1. Chris, with all due respect for your illuminating perspective. I would suggest you re-read the Public Policy Forum's analysis of County Government. I did and I attended the executive briefing. I do not believe it makes the case for dismantling County Government, because it lays out the difficulties (who will assume what part of County debt) in parceling out function to another (public or private) institution. In fact, this might be the best time for all of us to read it again.

    1. Oh, the report does point that out, but also states ways to work with that issue. It also advocates for the privatization of the parks, the transit system, the airport and the zoo as well as many of the services the county currently offers.

      Look at the way Abele wants to dump county responsibilities on the city, such as the park patrols and the cell phone emergency calls.

  2. There is no possible way to spin this except that Madison republican legislators are taking away local control!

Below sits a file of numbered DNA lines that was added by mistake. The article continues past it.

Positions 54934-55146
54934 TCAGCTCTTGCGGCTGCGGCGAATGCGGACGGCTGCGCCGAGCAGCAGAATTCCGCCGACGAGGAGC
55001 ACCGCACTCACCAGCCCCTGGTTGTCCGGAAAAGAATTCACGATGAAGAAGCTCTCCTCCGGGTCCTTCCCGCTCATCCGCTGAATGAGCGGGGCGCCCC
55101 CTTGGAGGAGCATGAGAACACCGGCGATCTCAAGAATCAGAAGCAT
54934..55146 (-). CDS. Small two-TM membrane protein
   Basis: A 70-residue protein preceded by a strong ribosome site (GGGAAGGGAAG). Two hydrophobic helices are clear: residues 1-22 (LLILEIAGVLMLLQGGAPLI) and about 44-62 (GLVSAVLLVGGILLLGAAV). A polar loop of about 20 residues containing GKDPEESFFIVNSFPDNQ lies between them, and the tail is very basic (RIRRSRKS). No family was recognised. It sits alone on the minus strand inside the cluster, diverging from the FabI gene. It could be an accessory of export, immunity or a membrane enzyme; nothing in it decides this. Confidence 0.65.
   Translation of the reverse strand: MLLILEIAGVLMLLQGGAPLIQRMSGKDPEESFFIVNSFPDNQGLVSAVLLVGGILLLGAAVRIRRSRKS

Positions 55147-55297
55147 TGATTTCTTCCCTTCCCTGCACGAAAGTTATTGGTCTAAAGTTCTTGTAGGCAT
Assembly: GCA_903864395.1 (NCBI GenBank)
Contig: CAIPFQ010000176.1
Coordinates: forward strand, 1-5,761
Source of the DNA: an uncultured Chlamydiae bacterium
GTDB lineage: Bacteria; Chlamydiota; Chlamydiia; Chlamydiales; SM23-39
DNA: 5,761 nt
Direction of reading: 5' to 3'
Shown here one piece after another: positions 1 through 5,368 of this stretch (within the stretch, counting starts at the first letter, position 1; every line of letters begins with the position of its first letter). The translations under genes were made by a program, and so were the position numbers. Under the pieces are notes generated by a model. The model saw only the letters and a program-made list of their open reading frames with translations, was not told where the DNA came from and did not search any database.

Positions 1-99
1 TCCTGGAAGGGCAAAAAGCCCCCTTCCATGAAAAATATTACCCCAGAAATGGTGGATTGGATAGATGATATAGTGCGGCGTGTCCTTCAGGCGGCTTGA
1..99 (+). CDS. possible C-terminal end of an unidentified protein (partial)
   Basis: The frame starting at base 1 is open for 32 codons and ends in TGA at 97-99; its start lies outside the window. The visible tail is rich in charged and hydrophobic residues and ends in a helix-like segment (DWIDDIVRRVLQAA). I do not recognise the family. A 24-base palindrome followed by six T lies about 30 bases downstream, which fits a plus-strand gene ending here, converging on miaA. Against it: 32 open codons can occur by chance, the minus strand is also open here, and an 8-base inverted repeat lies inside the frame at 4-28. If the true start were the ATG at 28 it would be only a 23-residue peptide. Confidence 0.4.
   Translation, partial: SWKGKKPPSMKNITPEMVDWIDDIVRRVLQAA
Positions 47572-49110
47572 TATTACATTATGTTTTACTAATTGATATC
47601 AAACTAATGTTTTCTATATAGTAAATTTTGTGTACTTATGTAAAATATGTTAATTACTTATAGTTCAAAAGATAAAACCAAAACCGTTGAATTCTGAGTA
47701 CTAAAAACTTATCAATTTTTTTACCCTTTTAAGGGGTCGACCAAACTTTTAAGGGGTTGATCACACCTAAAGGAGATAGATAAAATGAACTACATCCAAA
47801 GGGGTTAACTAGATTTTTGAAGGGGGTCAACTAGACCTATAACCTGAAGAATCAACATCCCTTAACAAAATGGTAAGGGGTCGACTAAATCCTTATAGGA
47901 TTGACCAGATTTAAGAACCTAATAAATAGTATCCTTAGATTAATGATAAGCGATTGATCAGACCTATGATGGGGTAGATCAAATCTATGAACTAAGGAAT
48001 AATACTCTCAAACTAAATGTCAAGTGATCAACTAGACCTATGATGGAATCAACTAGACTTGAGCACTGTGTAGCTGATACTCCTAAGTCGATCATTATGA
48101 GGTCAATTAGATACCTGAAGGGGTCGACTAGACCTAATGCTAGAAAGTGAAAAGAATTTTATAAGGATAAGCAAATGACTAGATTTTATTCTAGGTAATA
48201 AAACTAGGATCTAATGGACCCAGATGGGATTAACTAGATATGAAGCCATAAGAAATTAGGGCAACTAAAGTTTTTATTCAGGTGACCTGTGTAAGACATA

Which is not surprising because they have done it numerous times already.

  3. When you say privatization of the parks? How so? Or privatization of the transit system? How so? In the case of transit if you mean they are pushing for an RTA well then yes I'm pretty sure they are, as we all should be. We desperately need an RTA to take over transit.

    An how was it bad to have MPD police you know the City of Milwaukee, whether it be a park or a street the areas were in the city's boundaries. Seemed far to logical. A buddy of mine tells the story of calling 911 after breaking up a fight. The victim was in the park, he was calling from the street... oh who to send...ridiculous.